Using Views to Hide Underlying Table Structures

Another benefit to using views to access data is that they act as an additional layer between the application and the actual tables. This allows the view to be used to hide any changes that might be made to the underlying tables. The view shown in Listing 27.1 retrieves data from several columns in the sysprotects and sysobjects tables. If an application uses queries that access these tables directly, any changes made to the tables in future releases of SQL Server could break the application. If the application accesses the data through the view, however, only the view needs to be altered to accommodate the changes in the base tables. As long as the view returns the expected data, the structure of the underlying base tables and columns is irrelevant to the application.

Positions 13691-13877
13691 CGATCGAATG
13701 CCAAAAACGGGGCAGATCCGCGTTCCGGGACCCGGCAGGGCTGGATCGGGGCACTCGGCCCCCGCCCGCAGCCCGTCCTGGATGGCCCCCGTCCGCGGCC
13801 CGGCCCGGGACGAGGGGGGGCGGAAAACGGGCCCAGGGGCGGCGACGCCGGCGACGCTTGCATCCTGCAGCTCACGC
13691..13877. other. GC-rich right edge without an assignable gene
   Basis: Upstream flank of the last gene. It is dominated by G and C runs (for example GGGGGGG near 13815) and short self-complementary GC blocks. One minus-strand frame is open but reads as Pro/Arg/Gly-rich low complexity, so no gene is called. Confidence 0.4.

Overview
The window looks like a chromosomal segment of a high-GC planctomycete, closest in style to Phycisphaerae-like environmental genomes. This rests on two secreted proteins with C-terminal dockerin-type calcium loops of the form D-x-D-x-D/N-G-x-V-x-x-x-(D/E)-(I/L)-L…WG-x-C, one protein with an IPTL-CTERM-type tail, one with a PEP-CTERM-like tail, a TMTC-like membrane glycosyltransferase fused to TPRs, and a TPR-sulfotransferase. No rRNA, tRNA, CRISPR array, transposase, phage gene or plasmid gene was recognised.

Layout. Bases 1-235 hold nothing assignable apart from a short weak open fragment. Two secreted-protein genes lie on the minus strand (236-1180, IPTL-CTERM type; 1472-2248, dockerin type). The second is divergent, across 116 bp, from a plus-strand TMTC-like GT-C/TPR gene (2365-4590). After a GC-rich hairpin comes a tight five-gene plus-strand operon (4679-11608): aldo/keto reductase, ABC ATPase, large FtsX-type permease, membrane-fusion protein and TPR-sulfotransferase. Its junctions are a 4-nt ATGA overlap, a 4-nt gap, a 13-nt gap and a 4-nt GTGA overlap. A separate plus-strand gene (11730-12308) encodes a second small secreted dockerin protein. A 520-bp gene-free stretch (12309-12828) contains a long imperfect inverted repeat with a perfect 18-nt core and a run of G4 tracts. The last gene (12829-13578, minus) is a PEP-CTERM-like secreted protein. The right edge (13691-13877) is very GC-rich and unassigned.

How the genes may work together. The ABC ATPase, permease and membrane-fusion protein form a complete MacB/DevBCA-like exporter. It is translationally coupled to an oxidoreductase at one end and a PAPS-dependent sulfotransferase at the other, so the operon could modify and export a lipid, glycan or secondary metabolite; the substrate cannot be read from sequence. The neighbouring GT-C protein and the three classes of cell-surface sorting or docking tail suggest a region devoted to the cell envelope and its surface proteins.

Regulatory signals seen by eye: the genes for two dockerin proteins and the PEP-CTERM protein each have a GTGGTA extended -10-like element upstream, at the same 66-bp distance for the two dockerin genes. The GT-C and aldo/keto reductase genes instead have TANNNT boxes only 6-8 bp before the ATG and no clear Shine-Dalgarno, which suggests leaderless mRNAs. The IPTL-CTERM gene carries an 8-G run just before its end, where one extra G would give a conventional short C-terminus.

A common scenario that results in changes to tables in a production database is when the data grows so large that it has to be partitioned into multiple tables, usually for performance or maintenance reasons. For example, old data might need to be archived off to an archive table. In order to retrieve data from both the production table and the archive table, the application or end users need to execute multiple SELECT statements and combine the results together. Because SQL Server supports the use of the UNION statement in views, a view could be defined that makes the partitioned tables appear as a single table. These are referred to as partitioned views and are covered in more detail in a separate section later in this chapter.

    Part III: SQL Server Administration
    Part IV: Transact-SQL
    Part V: SQL Server Internals and Performance Tuning
    Part VI: Additional SQL Server Features